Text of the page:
So how can SaaS solutions enable frictionless TPP checking?

According to PDS2, for regulatory checking to be done in a frictionless way, it must be as performant as the online interface (the API) provided by the Financial Institution to its customers.

This means connecting to the 31 NCAs, interrogating over 115 separate registers in real-time, and connecting with all the QTSPs who issue PSD2 eIDAS certificates.

For a Financial Institution to do this successfully, in-house,is resource-intensive, costly and requires constant maintenance and upkeep, alongside product evolution for keeping pace with regulatory change.

However, the benefit of using a SaaS directory service for both eIDAS and regulatory checking removes this complexity.  It provides Financial Institutions with the confidence and peace of mind that appropriate due diligence is performed. Their customers’ account data and funds are protected without introducing friction or obstacles in the user journey.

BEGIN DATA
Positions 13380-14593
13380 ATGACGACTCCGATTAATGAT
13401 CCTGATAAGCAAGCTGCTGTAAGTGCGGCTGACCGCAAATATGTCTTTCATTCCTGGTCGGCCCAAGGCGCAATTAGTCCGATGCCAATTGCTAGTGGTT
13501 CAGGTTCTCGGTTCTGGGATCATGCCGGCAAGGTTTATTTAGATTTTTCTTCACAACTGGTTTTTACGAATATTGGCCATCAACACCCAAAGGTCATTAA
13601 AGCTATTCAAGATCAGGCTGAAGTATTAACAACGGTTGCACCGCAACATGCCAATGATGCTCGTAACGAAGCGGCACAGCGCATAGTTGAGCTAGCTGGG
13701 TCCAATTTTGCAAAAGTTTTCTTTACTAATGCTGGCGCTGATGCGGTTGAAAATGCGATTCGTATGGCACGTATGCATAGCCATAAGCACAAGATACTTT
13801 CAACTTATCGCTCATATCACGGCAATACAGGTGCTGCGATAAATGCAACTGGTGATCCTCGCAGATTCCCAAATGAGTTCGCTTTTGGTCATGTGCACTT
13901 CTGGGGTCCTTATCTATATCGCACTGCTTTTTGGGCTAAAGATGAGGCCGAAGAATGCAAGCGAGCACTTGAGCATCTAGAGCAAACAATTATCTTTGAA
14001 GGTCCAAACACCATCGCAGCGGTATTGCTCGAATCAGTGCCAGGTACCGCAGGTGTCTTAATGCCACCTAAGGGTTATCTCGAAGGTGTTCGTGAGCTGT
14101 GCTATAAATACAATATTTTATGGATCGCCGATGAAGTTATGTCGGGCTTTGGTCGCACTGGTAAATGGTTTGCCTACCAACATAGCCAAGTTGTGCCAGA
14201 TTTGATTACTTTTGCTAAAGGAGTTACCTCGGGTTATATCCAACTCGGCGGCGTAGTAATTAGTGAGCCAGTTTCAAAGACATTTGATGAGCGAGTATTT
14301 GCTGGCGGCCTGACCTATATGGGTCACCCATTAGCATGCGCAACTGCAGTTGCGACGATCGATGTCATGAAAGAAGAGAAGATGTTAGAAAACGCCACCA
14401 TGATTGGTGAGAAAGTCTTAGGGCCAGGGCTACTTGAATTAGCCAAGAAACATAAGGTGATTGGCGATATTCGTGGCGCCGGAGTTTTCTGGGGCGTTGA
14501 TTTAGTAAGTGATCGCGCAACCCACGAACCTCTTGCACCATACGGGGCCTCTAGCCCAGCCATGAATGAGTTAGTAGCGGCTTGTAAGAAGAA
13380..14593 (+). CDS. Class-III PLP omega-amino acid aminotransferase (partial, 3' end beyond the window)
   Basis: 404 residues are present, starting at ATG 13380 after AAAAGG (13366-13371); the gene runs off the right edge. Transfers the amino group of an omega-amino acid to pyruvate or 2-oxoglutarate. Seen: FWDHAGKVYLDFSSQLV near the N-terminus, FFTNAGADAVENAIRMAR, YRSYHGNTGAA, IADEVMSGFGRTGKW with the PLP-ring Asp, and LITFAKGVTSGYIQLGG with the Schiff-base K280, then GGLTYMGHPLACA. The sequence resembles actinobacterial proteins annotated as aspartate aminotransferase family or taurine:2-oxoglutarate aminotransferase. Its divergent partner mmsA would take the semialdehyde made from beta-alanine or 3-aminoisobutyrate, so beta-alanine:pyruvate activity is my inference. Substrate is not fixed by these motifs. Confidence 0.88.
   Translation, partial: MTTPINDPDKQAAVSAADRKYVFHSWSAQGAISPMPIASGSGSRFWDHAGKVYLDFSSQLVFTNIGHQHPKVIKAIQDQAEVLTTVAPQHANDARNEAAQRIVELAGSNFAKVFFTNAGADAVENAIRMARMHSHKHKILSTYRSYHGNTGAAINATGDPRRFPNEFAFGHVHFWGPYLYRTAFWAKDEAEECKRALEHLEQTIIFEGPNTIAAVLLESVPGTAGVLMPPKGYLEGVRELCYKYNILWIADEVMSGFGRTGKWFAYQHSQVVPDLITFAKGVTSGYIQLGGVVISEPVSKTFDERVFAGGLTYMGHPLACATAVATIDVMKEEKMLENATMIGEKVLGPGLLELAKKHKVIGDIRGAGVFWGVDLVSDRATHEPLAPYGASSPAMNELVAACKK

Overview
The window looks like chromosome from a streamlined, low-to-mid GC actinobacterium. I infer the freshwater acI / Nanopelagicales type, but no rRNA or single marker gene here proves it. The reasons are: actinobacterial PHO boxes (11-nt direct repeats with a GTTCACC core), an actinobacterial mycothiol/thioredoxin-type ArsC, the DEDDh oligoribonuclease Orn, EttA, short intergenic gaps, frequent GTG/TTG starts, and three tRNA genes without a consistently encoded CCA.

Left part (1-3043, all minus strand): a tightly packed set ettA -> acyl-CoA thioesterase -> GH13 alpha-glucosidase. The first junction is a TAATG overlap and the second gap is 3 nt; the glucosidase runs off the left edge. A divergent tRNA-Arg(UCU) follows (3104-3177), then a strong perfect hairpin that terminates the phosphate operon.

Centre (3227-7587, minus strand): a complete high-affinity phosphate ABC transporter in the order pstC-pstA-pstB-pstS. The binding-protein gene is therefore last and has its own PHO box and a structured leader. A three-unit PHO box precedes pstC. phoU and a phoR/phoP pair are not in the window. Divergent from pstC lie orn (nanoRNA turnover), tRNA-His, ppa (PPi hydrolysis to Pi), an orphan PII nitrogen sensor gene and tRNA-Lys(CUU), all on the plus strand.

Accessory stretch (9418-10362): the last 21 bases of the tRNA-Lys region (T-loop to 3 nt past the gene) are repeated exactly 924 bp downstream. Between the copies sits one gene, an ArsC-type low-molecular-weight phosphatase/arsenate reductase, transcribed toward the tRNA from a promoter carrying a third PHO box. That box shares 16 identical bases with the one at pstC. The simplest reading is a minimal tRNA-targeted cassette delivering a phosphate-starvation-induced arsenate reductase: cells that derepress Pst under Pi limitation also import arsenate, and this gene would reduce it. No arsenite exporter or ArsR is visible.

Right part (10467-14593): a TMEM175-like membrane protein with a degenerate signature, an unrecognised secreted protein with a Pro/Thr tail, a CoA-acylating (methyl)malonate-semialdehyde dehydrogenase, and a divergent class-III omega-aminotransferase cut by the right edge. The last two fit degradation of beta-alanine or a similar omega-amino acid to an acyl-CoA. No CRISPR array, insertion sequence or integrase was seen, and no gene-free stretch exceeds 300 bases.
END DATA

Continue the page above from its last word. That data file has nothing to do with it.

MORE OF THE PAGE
When a Financial Institution is presented with an eIDAS certificate by a TPP, if a real-time online connection can be made to all the legal sources of record, the Financial Institution can make an instant informed risk management decision whether, or not, to give the TPP access.

All this can be done behind the scenes without the end user even being aware of what is happening.

So, are we starting to see transactions taking off?

Open Banking has grown at a phenomenal rate over the past 12 months. Over seven hundred million open banking transactions were reported in the UK alone in January 2021 – more than double the previous year’s monthly figure.

There is also evidence suggesting a growing spectrum of innovative products and services being offered to the market.  Apart from account aggregation capabilities, other solutions range from confirmation of funds and personal finance management to automated spending, accounting services and loyalty programmes.